Thursday, April 12, 2007

The oft-delayed actioner “Pathfinder” is like the dumbed down offspring of “300” and “Apocalypto.”

And neither of those films fell anywhere near the genius category.

We’re told the film is based on legend, which is about three rungs lower than a movie “inspired by actual events.”

The saga opens long before Christopher Columbus made his way west. A young Viking lad is discovered, shivering and alone, by a kindly American Indian woman.

The boy had refused to kill Indians alongside his papa Viking and was abandoned when those Vikings moved on to their next pillaging assignment.

So the boy is taken in by the woman’s tribe, even though his skin is white and they fear he may one day plunder like his papa.

Fifteen years later, the boy is a hearty, hulking man known as Ghost (played by “Lord of the Rings’ ” Karl Urban). Ghost has grown to love his new family, even if some in the tribe still view him with suspicion.

When the Vikings return to finish the slaughter they started many years before, Ghost is forced to fight for his life. Many of his tribe members aren’t so lucky. They get massacred during the initial wave.

And we get to see every decapitation and dismemberment.

Director Marcus Nispel cut his teeth on music videos but made a slick transition to features with the unfairly maligned “Texas Chainsaw Massacre” remake. His work here suggests he hasn’t switched off from horror mode.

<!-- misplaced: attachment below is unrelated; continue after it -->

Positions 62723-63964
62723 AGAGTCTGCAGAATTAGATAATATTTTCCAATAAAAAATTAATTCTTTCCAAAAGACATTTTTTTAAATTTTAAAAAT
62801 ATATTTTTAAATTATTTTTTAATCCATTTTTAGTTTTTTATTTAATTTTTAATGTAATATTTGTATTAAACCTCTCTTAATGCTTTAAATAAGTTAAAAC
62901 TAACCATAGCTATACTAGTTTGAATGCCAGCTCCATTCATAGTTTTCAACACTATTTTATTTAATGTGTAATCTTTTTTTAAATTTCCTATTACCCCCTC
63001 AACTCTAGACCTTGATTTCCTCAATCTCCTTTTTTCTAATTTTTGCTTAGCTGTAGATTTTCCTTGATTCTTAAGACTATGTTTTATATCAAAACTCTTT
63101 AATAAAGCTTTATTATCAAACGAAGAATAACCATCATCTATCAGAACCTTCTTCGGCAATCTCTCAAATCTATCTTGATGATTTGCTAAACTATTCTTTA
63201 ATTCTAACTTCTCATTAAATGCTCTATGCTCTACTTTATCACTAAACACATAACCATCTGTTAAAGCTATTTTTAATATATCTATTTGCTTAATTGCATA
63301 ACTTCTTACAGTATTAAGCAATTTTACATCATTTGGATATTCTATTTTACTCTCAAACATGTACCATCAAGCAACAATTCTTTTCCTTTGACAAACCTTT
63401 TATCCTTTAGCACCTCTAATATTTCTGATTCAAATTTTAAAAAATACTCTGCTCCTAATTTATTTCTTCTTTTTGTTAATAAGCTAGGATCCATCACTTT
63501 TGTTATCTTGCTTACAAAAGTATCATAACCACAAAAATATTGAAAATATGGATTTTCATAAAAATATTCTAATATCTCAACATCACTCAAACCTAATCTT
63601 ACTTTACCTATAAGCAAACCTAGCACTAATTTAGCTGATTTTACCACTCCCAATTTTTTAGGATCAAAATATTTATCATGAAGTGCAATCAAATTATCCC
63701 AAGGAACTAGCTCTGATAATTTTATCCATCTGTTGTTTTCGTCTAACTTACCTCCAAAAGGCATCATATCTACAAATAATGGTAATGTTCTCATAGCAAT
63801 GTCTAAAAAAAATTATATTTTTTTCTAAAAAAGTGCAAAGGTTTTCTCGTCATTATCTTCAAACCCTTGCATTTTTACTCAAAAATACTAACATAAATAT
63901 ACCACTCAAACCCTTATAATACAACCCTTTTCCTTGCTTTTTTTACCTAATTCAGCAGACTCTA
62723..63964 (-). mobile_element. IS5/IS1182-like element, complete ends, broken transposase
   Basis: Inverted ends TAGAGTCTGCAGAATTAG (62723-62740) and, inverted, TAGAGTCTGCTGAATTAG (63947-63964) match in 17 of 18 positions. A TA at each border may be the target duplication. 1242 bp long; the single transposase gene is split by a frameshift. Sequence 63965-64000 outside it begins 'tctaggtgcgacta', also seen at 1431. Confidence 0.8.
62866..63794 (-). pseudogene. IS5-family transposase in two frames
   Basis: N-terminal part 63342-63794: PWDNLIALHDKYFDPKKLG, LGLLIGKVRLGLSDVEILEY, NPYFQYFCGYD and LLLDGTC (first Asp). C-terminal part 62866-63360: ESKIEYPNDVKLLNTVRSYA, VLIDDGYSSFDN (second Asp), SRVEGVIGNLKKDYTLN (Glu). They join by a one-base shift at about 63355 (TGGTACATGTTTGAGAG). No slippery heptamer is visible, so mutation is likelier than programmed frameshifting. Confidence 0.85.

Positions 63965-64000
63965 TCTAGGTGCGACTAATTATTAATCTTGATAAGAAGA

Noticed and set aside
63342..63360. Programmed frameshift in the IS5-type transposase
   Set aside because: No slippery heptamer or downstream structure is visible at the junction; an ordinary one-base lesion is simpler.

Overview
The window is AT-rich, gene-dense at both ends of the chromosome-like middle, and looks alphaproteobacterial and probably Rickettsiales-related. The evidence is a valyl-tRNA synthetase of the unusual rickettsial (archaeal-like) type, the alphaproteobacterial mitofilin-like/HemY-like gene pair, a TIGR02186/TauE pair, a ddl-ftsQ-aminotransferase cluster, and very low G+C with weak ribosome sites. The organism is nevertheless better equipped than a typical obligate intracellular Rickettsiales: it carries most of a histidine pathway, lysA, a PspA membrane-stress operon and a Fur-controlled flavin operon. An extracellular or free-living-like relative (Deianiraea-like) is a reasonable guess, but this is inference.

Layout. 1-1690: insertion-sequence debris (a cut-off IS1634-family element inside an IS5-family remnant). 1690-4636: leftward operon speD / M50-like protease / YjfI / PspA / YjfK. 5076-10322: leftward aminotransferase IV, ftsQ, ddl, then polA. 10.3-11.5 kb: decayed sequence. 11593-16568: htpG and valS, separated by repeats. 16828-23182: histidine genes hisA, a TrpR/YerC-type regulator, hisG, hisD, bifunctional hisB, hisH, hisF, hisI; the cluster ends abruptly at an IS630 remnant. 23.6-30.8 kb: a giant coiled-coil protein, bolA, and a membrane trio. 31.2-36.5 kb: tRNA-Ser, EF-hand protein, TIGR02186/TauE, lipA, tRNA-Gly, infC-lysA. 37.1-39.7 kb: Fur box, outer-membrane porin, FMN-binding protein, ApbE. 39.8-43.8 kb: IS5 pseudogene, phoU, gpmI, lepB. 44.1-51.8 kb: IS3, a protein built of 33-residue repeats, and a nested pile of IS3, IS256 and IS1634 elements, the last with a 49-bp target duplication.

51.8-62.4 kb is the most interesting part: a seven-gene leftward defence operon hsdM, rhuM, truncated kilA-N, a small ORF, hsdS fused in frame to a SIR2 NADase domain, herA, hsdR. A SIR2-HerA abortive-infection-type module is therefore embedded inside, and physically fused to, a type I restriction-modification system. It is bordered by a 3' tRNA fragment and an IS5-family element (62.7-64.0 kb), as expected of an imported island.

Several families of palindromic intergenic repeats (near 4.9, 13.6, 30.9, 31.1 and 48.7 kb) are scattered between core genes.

We even get some cheap scare tactics for no extra charge.

Ghost knows fighting the enemy head-on is suicidal, so he wisely opts for guerrilla tactics, attacking along with a beautiful Indian woman (Moon Bloodgood) and a few scattered survivors. Some of the assaults register as inventive, a respite from the film’s slapdash editing.

Audiences will be forgiven for thinking they’re watching a “Lord of the Rings” outtake, given the monstrous, Orc-like armor worn by the Vikings. It’s hard to fathom human beings lurk underneath, and the film’s achingly bad dialogue doesn’t help clear things up.

Mr. Urban’s brand of acting involves intense stares and flinging his wet hair off his face for the next protracted stare. Clancy Brown of HBO’s “Carnivale” is lucky enough to stay hidden behind makeup and a face mask playing one of the head Vikings.

Jonathan Elias’ bombastic score might fly in a more coherent story, but here it’s just another sledgehammer pummeling the viewer.

The finale, set on a crumbling mountainside, nearly salvages the film’s laborious second half.

The legend of “Pathfinder” may be one for the ages, since these battles saved the Indian population from decimation. But “Pathfinder” can’t save itself from its own excesses.


TITLE: “Pathfinder”

RATING: R (Consistently bloody and gory action, some adult language)

CREDITS: Directed by Marcus Nispel. Screenplay by Laeta Kalogridis and Nils Gaup.

RUNNING TIME: 99 minutes



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